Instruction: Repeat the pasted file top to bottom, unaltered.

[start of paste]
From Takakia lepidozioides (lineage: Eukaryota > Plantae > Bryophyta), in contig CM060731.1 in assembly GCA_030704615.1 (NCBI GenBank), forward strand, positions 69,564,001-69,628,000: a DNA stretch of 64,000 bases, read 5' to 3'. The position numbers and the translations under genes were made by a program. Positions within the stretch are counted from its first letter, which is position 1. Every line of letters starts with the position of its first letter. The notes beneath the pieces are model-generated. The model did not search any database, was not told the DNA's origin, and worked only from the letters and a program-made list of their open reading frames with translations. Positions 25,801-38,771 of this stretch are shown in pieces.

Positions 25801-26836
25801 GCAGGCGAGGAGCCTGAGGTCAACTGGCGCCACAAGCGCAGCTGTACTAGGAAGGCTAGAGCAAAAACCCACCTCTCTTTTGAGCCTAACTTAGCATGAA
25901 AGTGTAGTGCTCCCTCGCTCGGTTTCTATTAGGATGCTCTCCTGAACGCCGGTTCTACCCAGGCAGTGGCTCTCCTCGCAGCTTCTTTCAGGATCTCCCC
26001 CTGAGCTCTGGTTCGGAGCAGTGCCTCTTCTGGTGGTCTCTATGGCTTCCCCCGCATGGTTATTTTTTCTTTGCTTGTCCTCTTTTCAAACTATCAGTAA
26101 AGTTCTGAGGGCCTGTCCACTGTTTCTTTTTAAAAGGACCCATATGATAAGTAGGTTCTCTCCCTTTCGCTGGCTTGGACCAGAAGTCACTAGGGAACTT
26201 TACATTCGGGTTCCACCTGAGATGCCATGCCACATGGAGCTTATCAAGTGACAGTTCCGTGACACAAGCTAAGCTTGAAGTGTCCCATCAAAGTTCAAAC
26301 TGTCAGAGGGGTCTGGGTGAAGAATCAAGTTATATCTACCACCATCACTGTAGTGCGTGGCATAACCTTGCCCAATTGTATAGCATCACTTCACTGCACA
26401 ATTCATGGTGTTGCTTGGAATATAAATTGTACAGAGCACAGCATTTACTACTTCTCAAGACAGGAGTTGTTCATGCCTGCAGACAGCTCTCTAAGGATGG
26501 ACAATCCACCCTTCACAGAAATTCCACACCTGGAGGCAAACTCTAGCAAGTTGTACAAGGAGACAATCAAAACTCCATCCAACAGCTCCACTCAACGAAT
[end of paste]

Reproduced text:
From Takakia lepidozioides (lineage: Eukaryota > Plantae > Bryophyta), in contig CM060731.1 in assembly GCA_030704615.1 (NCBI GenBank), forward strand, positions 69,564,001-69,628,000: a DNA stretch of 64,000 bases, read 5' to 3'. The position numbers and the translations under genes were made by a program. Positions within the stretch are counted from its first letter, which is position 1. Every line of letters starts with the position of its first letter. The notes beneath the pieces are model-generated. The model did not search any database, was not told the DNA's origin, and worked only from the letters and a program-made list of their open reading frames with translations. Positions 25,801-38,771 of this stretch are shown in pieces.

Positions 25801-26836
25801 GCAGGCGAGGAGCCTGAGGTCAACTGGCGCCACAAGCGCAGCTGTACTAGGAAGGCTAGAGCAAAAACCCACCTCTCTTTTGAGCCTAACTTAGCATGAA
25901 AGTGTAGTGCTCCCTCGCTCGGTTTCTATTAGGATGCTCTCCTGAACGCCGGTTCTACCCAGGCAGTGGCTCTCCTCGCAGCTTCTTTCAGGATCTCCCC
26001 CTGAGCTCTGGTTCGGAGCAGTGCCTCTTCTGGTGGTCTCTATGGCTTCCCCCGCATGGTTATTTTTTCTTTGCTTGTCCTCTTTTCAAACTATCAGTAA
26101 AGTTCTGAGGGCCTGTCCACTGTTTCTTTTTAAAAGGACCCATATGATAAGTAGGTTCTCTCCCTTTCGCTGGCTTGGACCAGAAGTCACTAGGGAACTT
26201 TACATTCGGGTTCCACCTGAGATGCCATGCCACATGGAGCTTATCAAGTGACAGTTCCGTGACACAAGCTAAGCTTGAAGTGTCCCATCAAAGTTCAAAC
26301 TGTCAGAGGGGTCTGGGTGAAGAATCAAGTTATATCTACCACCATCACTGTAGTGCGTGGCATAACCTTGCCCAATTGTATAGCATCACTTCACTGCACA
26401 ATTCATGGTGTTGCTTGGAATATAAATTGTACAGAGCACAGCATTTACTACTTCTCAAGACAGGAGTTGTTCATGCCTGCAGACAGCTCTCTAAGGATGG
26501 ACAATCCACCCTTCACAGAAATTCCACACCTGGAGGCAAACTCTAGCAAGTTGTACAAGGAGACAATCAAAACTCCATCCAACAGCTCCACTCAACGAAT